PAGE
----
UC San Diego UAW
Union members prepare for a strike at UC’s 10 campuses. Photo credit: Screen shot, @uaw2865, via Twitter

Thousands of researchers and student employees at the 10 University of California campuses are planning to go on strike at 8 a.m. Monday in an effort to secure improved pay and working conditions.

UC officials are in contract negotiations with the United Auto Workers regarding four separate academic bargaining units, Ryan King, spokesman for the UC President’s Office, told City News Service Sunday.

The units represent postdoctoral scholars, academic researchers, academic student employees (teaching assistants/readers/tutors) and graduate student researchers.

The talks affect 48,000 workers, including 17,000 student researchers, at the schools in the UC system, including UC San Diego. They voted to authorize a strike in October.

“Our primary goal in these negotiations is achieving multi-year agreements that recognize these employees’ important and highly valued contributions to the university’s teaching and research mission with fair pay, quality health and family-friendly benefits, and a supportive and respectful work environment,” King said in a statement.

He said the university has “listened carefully to UAW priorities with an open mind and a genuine willingness to compromise” with tentative agreements reached on various issues such as a respectful work environment and health and safety matters.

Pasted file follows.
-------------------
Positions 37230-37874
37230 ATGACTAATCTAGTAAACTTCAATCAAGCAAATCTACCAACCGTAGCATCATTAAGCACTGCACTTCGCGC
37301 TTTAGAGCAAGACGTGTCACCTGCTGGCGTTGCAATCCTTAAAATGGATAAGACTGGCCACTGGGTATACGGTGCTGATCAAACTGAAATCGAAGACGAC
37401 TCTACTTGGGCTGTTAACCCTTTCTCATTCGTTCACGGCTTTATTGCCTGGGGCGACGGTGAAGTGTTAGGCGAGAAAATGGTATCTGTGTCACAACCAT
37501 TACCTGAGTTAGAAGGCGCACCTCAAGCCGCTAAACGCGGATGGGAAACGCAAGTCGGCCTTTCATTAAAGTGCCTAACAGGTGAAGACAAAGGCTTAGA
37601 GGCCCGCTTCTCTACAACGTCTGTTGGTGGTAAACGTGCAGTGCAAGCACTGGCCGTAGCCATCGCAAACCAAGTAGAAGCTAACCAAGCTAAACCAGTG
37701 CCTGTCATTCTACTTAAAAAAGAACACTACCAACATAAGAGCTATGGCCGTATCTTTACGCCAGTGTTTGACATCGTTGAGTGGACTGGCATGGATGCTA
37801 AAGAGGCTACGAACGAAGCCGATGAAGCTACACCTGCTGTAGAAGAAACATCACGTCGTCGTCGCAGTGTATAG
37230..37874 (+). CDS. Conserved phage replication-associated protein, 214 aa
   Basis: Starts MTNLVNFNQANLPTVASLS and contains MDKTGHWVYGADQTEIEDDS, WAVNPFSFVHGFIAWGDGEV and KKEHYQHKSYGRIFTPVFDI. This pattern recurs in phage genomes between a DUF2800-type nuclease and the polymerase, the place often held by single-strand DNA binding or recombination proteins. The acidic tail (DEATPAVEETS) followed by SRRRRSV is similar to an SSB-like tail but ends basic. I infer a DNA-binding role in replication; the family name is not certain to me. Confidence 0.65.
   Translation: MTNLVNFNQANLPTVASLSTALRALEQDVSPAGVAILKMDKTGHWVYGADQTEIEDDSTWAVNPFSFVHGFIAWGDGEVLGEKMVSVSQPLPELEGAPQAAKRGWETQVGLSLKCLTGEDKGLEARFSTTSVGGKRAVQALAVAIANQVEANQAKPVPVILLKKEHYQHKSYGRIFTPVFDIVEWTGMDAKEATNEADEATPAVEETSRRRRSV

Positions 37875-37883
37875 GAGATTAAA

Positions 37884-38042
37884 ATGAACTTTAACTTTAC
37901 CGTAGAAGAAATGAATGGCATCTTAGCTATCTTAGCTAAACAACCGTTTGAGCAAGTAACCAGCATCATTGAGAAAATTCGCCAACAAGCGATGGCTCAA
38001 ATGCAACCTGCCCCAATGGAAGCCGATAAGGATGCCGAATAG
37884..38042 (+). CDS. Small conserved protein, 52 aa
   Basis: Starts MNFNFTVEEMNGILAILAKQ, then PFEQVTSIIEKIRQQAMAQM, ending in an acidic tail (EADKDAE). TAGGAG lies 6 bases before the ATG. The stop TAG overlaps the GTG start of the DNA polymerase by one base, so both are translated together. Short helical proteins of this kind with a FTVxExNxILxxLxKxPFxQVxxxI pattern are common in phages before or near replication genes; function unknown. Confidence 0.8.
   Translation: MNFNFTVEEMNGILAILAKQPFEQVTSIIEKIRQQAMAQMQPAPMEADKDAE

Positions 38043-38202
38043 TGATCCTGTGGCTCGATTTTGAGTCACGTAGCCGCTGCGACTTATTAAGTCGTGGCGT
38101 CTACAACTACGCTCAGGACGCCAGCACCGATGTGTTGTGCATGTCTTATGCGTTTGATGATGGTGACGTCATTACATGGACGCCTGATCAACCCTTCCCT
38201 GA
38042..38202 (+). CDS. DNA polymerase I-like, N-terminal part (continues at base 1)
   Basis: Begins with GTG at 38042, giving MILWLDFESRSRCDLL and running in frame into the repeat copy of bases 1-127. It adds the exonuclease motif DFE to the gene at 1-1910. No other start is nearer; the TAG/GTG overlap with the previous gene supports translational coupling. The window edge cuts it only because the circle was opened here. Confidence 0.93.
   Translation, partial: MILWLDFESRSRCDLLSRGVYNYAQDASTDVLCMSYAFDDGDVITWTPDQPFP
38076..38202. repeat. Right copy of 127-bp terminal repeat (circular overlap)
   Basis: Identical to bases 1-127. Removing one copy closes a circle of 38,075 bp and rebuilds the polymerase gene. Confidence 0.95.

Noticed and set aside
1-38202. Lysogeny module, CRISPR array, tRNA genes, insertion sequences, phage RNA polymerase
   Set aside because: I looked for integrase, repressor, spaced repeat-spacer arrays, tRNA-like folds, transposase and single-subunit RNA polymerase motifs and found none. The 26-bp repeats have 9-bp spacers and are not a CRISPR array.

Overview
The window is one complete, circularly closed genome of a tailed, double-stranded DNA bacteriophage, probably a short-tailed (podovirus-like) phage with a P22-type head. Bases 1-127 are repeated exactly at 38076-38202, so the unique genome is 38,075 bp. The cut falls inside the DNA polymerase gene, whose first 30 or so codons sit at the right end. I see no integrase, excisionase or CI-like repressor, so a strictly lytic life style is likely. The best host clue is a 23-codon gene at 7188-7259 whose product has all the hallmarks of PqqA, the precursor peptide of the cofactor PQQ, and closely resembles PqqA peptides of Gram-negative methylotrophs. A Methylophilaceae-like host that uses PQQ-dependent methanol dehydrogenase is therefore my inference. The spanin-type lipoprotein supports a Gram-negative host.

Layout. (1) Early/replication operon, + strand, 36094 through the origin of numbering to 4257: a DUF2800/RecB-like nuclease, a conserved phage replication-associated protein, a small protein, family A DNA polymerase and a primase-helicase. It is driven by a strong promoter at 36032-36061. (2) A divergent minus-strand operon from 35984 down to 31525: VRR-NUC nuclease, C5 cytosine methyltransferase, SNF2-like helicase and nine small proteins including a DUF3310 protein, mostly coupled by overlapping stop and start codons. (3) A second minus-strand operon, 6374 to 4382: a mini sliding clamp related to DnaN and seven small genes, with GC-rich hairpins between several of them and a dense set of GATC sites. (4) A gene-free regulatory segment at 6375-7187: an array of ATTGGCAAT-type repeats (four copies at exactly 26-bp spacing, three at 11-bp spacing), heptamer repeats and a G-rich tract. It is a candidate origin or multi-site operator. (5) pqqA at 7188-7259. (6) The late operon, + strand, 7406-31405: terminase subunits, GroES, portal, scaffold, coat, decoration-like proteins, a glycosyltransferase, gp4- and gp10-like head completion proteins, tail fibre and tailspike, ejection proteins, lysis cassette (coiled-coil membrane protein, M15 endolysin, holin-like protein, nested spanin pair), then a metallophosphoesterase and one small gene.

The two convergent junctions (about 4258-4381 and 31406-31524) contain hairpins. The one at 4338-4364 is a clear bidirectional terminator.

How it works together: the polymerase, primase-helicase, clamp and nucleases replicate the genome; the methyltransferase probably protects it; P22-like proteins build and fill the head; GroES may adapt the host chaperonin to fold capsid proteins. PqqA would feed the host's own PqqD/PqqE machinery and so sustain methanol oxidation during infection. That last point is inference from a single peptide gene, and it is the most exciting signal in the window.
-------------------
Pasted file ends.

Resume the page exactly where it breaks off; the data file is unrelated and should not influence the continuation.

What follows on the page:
UAW officials said bargaining teams met late Saturday and decided to proceed with a strike Monday “unless UC ceases its unlawful conduct in order to reach fair contracts before then.”

Union officials say some of the employees make as little as $24,000 per year. Along with higher salaries and greater annual raises, the workers are demanding free public transit passes, improved child care benefits and greater job security.

“After months at the bargaining table and 26 unfair labor practices filed, we have no choice but to move towards a strike,” Jade Moore, a bargaining team member, said in a statement.

Mai Do, another bargaining team member, said “Too many people are being forced out of UC because they aren’t paid enough to afford the rising cost of housing, on or off campus. I’ve had to take on credit card debt while working at UC just to cover my necessities, because over 60% of my salary is spent on rent alone.”

A work stoppage could have a serious impact in classrooms, potentially leaving classes without instructors and professors without workers to grade assignments. It could also halt a significant portion of the research that occurs at UC campuses.

– City News Service


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Ellen Bullock